Since A-day, there is no legislative restriction on who can be a member of a UK registered pension scheme. So in theory, anyone can join a UK scheme regardless of residency.
The key test for eligibility is based on habitual residence at the point the contract is taken out. For a company, habitual residence is the country in which the business is established. For individuals, it is normally determined by the person’s residential address.
As such, non-UK nationals coming to work in the UK will be able to join a UK scheme providing they satisfy the eligibility criteria, and providing the individual has a contract of employment and a residential address in the UK, this should be sufficient to deem them as habitually resident in the UK. Whilst this means they should be able to join a contract-based scheme, some providers will only accept applications from UK residents; so each case must be looked at on a case-by-case/provider basis.
As far as tax relief goes, company contributions should receive tax relief if they pass the ‘wholly and exclusively’ test, and personal tax relief is dependent on whether the individual is classed as a relevant UK individual for the tax year in question. To qualify, they need to either:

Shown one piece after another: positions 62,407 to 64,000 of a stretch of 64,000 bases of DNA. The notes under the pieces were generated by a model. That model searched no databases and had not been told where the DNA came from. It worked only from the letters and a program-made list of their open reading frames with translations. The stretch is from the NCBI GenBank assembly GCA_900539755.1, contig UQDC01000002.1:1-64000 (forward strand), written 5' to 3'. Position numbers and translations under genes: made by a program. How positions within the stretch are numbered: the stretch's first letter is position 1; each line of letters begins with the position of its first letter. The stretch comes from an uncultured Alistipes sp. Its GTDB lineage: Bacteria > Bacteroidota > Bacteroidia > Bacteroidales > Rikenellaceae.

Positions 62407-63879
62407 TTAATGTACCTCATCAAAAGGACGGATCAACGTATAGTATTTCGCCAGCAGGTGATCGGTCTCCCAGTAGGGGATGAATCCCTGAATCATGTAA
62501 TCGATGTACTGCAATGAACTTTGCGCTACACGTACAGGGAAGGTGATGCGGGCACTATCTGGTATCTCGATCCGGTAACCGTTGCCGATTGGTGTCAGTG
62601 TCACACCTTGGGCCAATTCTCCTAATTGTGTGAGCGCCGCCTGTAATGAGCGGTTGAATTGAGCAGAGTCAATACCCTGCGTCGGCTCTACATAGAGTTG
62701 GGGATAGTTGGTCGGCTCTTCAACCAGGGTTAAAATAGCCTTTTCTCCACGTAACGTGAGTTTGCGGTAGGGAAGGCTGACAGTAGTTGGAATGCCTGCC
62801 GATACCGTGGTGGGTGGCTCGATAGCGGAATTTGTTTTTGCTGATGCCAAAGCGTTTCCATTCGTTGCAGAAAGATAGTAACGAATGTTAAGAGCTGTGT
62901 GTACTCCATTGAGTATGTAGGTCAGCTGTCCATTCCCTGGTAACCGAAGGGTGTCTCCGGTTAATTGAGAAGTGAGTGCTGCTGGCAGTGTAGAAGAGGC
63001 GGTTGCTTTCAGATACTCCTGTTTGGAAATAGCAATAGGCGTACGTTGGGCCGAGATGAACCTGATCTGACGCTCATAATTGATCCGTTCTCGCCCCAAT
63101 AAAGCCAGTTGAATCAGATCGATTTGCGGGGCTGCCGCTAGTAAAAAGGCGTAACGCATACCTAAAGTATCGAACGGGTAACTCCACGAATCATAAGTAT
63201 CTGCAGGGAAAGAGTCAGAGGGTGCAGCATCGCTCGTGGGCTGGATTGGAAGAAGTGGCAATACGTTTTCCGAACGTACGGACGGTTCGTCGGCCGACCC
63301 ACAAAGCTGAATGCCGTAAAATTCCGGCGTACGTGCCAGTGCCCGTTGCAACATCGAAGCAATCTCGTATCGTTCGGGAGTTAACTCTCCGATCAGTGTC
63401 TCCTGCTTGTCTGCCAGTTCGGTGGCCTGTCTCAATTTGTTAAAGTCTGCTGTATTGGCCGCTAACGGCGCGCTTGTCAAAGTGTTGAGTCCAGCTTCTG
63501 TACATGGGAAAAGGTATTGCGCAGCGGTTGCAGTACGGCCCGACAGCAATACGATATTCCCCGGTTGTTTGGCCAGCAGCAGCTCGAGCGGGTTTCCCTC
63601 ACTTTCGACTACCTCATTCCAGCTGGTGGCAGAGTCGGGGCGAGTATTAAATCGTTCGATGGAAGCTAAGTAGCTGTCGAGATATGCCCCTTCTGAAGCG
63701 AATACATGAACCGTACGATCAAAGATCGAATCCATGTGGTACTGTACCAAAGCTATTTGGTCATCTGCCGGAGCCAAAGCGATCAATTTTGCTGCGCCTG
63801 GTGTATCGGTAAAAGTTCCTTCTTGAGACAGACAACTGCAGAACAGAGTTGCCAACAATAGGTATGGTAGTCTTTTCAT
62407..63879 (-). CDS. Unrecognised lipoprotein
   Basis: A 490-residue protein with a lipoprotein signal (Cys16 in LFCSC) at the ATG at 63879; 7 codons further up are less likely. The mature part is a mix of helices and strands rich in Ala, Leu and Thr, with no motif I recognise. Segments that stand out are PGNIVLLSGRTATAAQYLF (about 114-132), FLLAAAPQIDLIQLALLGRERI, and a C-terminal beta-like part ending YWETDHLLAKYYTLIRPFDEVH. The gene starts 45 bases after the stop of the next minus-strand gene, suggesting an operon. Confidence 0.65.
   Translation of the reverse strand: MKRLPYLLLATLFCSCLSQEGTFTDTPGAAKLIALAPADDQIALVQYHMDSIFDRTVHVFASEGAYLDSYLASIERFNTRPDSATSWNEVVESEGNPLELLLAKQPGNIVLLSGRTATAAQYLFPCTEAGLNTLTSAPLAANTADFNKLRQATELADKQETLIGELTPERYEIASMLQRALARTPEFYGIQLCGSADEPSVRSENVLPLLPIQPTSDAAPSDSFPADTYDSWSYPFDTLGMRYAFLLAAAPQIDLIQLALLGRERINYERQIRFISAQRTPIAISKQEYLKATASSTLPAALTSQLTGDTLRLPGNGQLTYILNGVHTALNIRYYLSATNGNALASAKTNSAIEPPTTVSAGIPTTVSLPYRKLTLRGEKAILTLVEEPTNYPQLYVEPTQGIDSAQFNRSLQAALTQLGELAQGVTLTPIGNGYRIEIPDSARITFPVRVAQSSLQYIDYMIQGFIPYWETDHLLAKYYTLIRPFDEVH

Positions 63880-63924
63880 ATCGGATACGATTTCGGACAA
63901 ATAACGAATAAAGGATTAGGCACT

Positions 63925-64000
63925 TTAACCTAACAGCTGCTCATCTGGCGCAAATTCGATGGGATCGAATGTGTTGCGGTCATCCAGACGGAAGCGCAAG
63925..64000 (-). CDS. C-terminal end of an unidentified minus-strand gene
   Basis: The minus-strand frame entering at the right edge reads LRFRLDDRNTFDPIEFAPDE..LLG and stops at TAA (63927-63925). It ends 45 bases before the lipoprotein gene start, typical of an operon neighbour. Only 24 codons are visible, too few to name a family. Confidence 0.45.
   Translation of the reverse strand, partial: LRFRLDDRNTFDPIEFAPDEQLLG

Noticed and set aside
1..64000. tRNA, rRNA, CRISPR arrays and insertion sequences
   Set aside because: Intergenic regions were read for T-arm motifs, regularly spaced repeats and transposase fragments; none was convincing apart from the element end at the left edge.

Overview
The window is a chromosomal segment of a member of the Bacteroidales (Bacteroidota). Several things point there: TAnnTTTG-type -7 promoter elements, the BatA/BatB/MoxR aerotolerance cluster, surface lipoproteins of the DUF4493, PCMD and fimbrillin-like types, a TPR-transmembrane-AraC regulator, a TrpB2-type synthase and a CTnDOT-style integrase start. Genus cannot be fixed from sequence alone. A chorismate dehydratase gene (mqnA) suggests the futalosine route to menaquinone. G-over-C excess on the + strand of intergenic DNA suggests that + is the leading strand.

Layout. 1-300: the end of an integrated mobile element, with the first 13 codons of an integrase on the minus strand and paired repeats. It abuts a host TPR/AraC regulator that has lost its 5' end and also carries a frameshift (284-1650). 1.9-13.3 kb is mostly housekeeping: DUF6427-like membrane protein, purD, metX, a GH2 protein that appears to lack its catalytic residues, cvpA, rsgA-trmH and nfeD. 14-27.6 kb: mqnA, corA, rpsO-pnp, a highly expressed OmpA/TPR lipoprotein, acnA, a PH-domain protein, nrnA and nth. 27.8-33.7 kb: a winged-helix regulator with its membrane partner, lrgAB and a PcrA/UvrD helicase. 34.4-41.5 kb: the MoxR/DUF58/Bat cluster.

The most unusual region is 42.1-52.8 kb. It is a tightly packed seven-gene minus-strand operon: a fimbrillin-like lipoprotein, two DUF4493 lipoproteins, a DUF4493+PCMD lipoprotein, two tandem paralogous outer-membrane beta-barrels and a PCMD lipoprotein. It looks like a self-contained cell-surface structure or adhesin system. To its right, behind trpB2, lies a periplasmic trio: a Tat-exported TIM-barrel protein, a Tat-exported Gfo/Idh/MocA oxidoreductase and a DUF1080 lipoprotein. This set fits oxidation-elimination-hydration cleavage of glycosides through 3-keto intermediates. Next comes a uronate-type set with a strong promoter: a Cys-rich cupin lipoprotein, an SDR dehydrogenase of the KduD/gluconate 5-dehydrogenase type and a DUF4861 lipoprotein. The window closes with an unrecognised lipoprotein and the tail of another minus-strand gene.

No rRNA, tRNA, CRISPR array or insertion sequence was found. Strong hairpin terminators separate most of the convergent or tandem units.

1. Have relevant UK earnings chargeable to UK income tax for that year
2. Have been tax resident in the UK at some time during that year
3. Have been tax resident in the UK at some time during the five tax years immediately before that year and when they became a member of the pension scheme, or
4. They, or their spouse/civil partner, need to have had general earnings from overseas Crown employment subject to UK tax for that year
As always, tax relief on personal contributions is restricted to 100% of relevant UK earnings, or £3,600 if higher.
Condition 3 above does enable an individual who is moving overseas, and who no longer has relevant UK earnings, to continue contributions for a further five tax years. As long as the pension contributions are paid to a scheme that was established prior to the individual becoming non-resident, tax relief will be available on:
• 100% of their relevant UK earnings (or £3,600 if higher) in the tax year they become non-resident
• £3,600 for a further five tax years
Just one last thing: non-UK residents should check there are no tax implications in their country of residence if they make contributions to a UK pension scheme, and the tax position when they take benefits also needs to be discussed.
Cameron Millar is the International Employee Benefits Consultant.